It’s the cocky abrasive style that gets rewarded in that process. I’m not short of confidence myself, but I do try to keep a lid on it as best I can.
With that in mind, do you think you had no chance of winning?
When I think back to people who I thought were really good on it, there was a guy called Courtney Wood [series 12 winner]. He was quite a relaxed, suave guy who had good ideas and got along with everyone and never got brought back in. I thought if I could navigate it like that, then I could do quite well. But I knew myself that I’d probably struggle in those dog-eat-dog environments and that’s ultimately what happened. Aaron was backtracking on some of the stuff and I just didn’t want to get into that. You’d hope that Lord Sugar could see through some of that stuff.
Who are you predicting as the winner?
I don’t even think I got everyone’s name! I was in the front door and out the back door. Amy and Kathryn have two up and running businesses. They’re smart girls who I think will do well. I did think going in I would be up against it because, historically, Lord Sugar tends to invest in people whose businesses are running and mine was in an incubation stage at the time. Since then, it’s up and running - it’s a mobile bar and I’m very proud of it. Out of the guys, I was getting on really well with Alex and Nick, but they’ll probably end up suffering from the same thing as me – by not being as dogged as the rest of them. Funnily enough, I was getting on famously with Aaron in task one, so I was gobsmacked when he pulled me back in. I was like, “I thought we were mates!”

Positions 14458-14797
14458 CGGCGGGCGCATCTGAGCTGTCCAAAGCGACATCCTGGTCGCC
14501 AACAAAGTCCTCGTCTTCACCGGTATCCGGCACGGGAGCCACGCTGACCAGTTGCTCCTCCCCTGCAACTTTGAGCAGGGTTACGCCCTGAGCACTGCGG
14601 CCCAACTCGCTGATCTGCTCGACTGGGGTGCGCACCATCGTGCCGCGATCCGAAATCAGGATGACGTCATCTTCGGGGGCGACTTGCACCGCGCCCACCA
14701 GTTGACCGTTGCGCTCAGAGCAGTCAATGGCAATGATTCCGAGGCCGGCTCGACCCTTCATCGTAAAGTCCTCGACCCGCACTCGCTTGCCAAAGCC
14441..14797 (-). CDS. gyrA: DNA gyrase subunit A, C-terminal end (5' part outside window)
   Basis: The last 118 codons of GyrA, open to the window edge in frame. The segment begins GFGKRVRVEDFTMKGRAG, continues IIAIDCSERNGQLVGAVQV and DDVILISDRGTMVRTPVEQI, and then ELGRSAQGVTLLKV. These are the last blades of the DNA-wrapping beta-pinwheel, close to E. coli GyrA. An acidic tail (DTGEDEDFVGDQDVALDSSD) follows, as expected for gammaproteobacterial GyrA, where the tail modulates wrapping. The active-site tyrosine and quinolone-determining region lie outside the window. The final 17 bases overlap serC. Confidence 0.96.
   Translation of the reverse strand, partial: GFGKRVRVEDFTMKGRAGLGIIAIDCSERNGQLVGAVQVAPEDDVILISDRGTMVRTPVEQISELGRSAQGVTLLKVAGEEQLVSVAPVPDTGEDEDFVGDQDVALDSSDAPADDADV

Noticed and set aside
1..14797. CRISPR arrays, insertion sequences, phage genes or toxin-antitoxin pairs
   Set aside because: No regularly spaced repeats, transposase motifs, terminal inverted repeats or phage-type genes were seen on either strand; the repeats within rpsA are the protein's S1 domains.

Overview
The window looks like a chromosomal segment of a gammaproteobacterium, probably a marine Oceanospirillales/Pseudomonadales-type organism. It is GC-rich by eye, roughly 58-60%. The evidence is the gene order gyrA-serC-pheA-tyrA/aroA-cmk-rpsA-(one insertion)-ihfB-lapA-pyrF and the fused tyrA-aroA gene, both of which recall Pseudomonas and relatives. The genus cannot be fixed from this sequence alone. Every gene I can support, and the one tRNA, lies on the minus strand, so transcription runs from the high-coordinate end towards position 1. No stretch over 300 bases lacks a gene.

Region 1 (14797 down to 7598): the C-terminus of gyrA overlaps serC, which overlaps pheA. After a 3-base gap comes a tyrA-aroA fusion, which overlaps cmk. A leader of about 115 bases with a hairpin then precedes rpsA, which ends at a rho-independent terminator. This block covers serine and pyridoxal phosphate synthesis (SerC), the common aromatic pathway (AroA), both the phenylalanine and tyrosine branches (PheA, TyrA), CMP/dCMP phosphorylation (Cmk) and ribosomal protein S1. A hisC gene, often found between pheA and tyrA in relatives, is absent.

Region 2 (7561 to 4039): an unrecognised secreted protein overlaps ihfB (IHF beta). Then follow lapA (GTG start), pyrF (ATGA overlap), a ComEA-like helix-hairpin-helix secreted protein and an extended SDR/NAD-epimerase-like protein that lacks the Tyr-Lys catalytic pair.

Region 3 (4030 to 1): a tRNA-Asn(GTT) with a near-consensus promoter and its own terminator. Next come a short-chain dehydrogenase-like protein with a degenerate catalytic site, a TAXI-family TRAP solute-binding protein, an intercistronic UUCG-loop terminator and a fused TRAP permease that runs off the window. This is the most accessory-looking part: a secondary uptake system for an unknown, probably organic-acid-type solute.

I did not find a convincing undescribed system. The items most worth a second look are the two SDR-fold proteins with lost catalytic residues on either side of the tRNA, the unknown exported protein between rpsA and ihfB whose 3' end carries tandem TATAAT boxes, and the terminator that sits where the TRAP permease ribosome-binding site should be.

It sounds so brutal.
It’s a weird comparison, but I watched Squid Game recently and there’s so much of that show that resembles The Apprentice. You’re in these tasks and you don’t know what the hell they’re going to through at you. It’s survival of the fittest and then, when you’re not on a task, it’s this weird social experiment where you’re trying to make allies, but ultimately, those allies are going to screw you at some stage. To caveat that, obviously there are no fatalities.
What’s next for you?
I was feeling sorry for myself for a few weeks when I left, truth be told. I wish I’d kept all the receipts for my suits! But, I’d just built a really extensive business plan so I got in touch with one of my ex-team mates and we got the go ahead from a club to set up this mobile bar at their games. We had four weeks to do it – we bootstrapped a budget between the two of us - and set up this business. We’ve done six events, we’re hoping to get into Kingsmeadow for the Chelsea Women games, I’d love to get into Twickenham for the Six Nations. We want to be trading at all the main music and sports festivals during the summer. So, life’s good on that front. At the moment, though, it’s a side hustle, but who knows what’s gonna happen in the future. I got engaged over Christmas – it was pretty magical – and, since then, I’ve started a new job with a Fortune 500 company.
The Apprentice continues next Thursday (20 January) at 9pm on BBC One.